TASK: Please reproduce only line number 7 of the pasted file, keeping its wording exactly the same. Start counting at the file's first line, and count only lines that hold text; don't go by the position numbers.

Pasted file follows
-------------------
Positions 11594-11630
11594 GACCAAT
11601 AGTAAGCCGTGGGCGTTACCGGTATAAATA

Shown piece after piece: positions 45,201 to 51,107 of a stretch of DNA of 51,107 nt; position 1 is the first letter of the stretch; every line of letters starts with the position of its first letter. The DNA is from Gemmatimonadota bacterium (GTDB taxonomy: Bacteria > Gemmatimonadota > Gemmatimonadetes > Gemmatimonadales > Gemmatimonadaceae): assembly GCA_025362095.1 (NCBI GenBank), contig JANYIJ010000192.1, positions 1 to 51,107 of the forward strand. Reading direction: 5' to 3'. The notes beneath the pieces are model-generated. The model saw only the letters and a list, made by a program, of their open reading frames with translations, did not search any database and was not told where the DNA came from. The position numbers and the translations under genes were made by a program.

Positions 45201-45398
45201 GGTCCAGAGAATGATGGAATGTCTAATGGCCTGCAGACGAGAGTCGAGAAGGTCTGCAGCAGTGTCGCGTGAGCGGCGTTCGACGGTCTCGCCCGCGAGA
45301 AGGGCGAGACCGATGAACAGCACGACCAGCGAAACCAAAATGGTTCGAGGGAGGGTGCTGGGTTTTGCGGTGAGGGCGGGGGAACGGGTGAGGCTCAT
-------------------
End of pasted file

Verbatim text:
45301 AGGGCGAGACCGATGAACAGCACGACCAGCGAAACCAAAATGGTTCGAGGGAGGGTGCTGGGTTTTGCGGTGAGGGCGGGGGAACGGGTGAGGCTCAT